Table of contents
Essay / Maladies

Slow Death by Volcano

A biocultural anthropologist shares new research on the surprising long-term hazards of volcanoes in Iceland—and how to address them.
Several people wearing puffy hooded coats, beanies, windbreakers, and backpacks watch lava and smoke pour out of a volcano on the horizon.

Hundreds of spectators gather to view the Meradalir eruption in Iceland in 2022.

Adam Netzer Zimmer


In the fall of 2022, my friends and I braved intense winds, hiked across boulder-strewn fields, and faced a cold so intense that our fingers locked if we took them out of our gloves for more than a few seconds. Like thousands of other Iceland residents, our goal was to see the spectacular Meradalir volcano, the country’s latest volcano to erupt. For centuries, volcanoes have played a major part in the island’s history, so as a historical anthropologist specializing in Iceland, I couldn’t pass up the opportunity to see another one in action.

A year earlier, the eruption of nearby Fagradalsfjall captured the world’s attention when it triggered tens of thousands of earthquakes before the lava burst forth. While the rest of the world was on COVID-19 lockdown, almost everyone in Iceland—including me—was flocking to Fagradalsfjall, playing volleyball in front of the lava plumes, dancing naked by the crater, and cooking hot dogs on the towering walls of cooling lava.

The Fagradalsfjall eruption took us all by surprise. Southwest Iceland’s Reykjanes Peninsula, where both these volcanoes ripped open the Earth, had remained dormant for more than 800 years. But these eruptions signal that Reykjanes is geologically waking up. Vulcanologists suspect a new volcanic era is burgeoning on Reykjanes, and it could last decades or even centuries.

Lava erupts from a volcano on the far horizon as a group of people watch from rocky terrain in the foreground.

Hikers watch lava explode out of Fagradalsfjall on Iceland’s Reykjanes Peninsula in May 2021.

Adam Netzer Zimmer

But such dramatic events are far from a new phenomenon in the land of ice and fire. And Iceland’s volcanoes are often far more deadly than the picture-perfect eruptions of 2021 and 2022. For example, the 1783 Laki eruption—one of the largest in human history—ultimately killed around 20 percent of Iceland’s population and up to 75 percent of its livestock.

Now, several new anthropological studies on the health impacts of Iceland’s volcanoes are shedding light on what makes them so hazardous—and some of the culprits may surprise you. The immediate effects of an eruption can be serious. But it is the long-term actions, including social responses, that truly determine a volcano’s deadliness.


When people think of volcano-related deaths, they may imagine rivers of lava consuming towns or people asphyxiating from volcanic gasses in seconds. But a series of papers from the National Museum of Iceland found that a more insidious danger is long-term environmental poisoning.

Volcanoes release particulate matter and sulfur dioxide, which irritates the respiratory system and can exacerbate preexisting heart and lung conditions. Most scientific research on volcano-caused health consequences focuses on these airborne pollutants because they “are among the most visible, widespread, and damaging forces released during eruptions,” Joe Walser III, a curator of physical anthropology at the National Museum of Iceland who led these studies, told me in an interview.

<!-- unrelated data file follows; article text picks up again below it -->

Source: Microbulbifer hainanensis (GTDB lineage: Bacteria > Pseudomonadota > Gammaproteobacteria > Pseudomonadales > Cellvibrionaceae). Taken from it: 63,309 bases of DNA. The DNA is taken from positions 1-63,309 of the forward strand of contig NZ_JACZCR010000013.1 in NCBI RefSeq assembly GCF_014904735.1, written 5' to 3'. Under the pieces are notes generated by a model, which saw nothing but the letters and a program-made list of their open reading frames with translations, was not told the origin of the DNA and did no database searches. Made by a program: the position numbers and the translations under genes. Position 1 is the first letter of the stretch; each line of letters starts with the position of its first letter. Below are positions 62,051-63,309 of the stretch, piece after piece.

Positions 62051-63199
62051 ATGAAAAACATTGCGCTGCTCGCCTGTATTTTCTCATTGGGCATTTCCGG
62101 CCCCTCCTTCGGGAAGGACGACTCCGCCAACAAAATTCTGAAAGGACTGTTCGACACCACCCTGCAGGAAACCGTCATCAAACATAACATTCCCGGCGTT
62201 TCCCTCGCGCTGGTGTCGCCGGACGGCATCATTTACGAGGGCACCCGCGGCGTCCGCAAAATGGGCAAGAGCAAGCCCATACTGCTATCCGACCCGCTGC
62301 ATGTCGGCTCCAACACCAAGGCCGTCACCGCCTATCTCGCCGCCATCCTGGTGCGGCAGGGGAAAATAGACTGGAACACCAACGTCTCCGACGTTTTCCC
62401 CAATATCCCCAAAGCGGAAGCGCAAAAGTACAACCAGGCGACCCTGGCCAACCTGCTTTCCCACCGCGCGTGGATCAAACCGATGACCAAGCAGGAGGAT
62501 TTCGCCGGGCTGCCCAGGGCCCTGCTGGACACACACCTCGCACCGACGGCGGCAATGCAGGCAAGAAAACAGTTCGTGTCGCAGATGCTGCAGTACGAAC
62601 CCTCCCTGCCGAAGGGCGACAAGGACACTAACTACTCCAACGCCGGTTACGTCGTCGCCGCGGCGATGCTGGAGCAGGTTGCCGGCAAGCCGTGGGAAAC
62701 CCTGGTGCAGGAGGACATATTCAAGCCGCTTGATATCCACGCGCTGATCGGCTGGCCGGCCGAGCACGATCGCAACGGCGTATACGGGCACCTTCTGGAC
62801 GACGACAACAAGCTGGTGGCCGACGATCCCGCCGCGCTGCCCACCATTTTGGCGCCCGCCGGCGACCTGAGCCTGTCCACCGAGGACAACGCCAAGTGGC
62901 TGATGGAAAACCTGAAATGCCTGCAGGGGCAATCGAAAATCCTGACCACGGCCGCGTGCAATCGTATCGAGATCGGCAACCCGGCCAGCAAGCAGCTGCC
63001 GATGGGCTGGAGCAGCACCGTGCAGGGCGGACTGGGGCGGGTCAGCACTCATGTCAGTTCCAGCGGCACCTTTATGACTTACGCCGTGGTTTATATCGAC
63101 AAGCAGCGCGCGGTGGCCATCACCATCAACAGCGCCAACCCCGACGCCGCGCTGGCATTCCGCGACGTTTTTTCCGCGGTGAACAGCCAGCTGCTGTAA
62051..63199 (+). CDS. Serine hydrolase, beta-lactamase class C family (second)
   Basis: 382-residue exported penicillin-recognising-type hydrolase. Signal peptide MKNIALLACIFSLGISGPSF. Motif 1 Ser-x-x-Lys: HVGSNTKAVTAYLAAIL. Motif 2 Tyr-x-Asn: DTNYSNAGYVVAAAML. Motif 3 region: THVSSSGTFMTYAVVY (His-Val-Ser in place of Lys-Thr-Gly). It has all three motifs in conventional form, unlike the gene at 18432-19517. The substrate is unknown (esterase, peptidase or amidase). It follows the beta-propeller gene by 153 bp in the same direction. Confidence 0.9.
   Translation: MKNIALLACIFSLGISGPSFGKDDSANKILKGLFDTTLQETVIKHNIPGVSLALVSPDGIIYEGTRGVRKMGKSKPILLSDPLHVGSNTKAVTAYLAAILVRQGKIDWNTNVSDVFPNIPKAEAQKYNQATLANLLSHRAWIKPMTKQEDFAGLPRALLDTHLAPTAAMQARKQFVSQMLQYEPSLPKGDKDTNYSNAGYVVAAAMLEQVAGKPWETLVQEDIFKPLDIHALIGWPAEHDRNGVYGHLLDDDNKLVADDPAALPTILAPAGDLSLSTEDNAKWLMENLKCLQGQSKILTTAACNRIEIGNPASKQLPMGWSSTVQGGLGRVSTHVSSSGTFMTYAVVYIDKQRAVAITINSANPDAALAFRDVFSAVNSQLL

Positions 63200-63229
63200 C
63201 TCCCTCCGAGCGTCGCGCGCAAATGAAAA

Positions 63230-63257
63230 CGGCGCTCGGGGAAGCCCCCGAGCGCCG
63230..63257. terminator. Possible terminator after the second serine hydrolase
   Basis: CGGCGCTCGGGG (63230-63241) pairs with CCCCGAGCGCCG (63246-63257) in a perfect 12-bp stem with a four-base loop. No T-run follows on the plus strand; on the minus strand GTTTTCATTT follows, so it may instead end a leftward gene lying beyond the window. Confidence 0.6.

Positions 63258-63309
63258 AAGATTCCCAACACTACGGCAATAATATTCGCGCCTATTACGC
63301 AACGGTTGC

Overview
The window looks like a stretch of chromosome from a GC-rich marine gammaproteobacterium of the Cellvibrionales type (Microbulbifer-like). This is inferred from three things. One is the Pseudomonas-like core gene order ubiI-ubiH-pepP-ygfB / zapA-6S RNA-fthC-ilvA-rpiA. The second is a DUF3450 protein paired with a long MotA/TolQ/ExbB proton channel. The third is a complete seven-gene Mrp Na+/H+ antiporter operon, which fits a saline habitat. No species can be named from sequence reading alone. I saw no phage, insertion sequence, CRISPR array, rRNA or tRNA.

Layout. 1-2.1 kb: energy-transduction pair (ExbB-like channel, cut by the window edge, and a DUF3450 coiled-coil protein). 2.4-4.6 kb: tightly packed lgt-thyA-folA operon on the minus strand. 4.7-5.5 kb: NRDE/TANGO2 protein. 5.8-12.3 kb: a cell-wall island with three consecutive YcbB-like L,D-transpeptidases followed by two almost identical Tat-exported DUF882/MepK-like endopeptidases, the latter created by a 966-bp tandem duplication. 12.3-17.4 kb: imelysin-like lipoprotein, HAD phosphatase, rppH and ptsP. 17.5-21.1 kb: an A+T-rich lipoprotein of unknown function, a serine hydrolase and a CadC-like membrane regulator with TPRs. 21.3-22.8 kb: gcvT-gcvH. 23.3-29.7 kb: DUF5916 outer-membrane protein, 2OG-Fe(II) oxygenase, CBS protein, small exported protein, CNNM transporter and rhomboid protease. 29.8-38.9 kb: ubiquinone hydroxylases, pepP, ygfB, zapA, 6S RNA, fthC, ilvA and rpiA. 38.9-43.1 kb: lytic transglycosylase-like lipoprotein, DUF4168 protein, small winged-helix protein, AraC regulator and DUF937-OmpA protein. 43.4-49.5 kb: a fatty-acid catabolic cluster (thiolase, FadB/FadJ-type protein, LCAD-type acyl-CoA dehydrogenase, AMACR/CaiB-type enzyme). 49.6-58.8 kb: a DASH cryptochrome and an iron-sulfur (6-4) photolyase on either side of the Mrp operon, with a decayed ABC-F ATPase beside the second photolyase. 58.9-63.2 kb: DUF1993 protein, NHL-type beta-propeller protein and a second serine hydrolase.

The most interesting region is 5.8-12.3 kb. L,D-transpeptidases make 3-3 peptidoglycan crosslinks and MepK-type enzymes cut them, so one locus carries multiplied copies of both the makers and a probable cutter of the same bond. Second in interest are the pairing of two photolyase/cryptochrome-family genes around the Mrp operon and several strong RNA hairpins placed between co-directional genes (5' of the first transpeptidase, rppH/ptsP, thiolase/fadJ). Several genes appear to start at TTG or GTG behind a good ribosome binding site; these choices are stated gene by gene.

For example, the Laki eruption spewed thick fog that spread so widely, politician and inventor Benjamin Franklin saw it in France, writing in his journal:

“This fog was of a permanent nature; it was dry, and the rays of the sun seemed to have little effect towards dissipating it. … Hence perhaps the winter of 1783­–1784 was more severe than any that had happened for many years.”

Gray and yellow clouds fill a dark blue sky.

Sulfur dioxide and other chemicals spew from Iceland’s Holuhraun volcano in 2014, filling the sky with toxic fog.

Arctic-Images/Getty Images

Historical accounts of Laki describe people getting lung lesions from inhaling the fog that Franklin described. A 2011 study found that if a Laki-style eruption happened today, air pollution would cause 142,000 excess deaths across Europe over the following year.

However, eruptions’ effects on air quality can dissipate quickly. So, Walser and his team wanted to determine if people living near volcanoes were ingesting more volcanic toxins through their water and food.


To test their hypothesis, Walser’s team took samples from 186 skeletons buried near Icelandic volcanoes. The individuals sampled dated from around A.D. 1000 to the late 1800s. The first pollutant researchers tested for was fluoride, a common element in the Earth’s crust that is released by volcanoes in gaseous form.

In small doses, fluoride does wonders for teeth. Many municipalities in the United States add it to drinking water to help ward off cavities. But exposure to high levels of environmental fluoride can lead to fluorosis, which can essentially turn ligaments to bone, severely malform the tooth enamel, weaken bones, atrophy muscles, and spawn neurological defects.

“We often think of fluoride as being the main volcanic pollutant,” Walser says. He points to examples such as “the dramatic bone changes and high fluoride bone concentrations seen on individuals that perished during the eruption of Pompeii.”

While eruptions might last only a couple of days, volcanoes belch fluoride-filled ash that can remain in the environment for years. Later, wind and human-related activity can throw this ash back into the air and spread it further. Fluoride-laden volcanic debris from Iceland’s Mount Hekla eruption in 1970, for example, dissolved into groundwater and ponds, and coated grazing lands. Although many farmers kept their flocks away from contaminated pastures, around 8,000 animals ultimately died from fluorosis.

Interestingly, Walser and his team found that, despite living right next to eruption sites, few historical Icelanders experienced fluoride toxicity. “The human population likely fled during eruptions and avoided contaminated drinking water, unlike the livestock,” Walser explains. “Even today, livestock are most likely to get fluorosis as they continue grazing in the area affected by volcanic fallout.”

A mother sheep sits next to her standing lamb in a field. Their wool is grayish from fallen ash.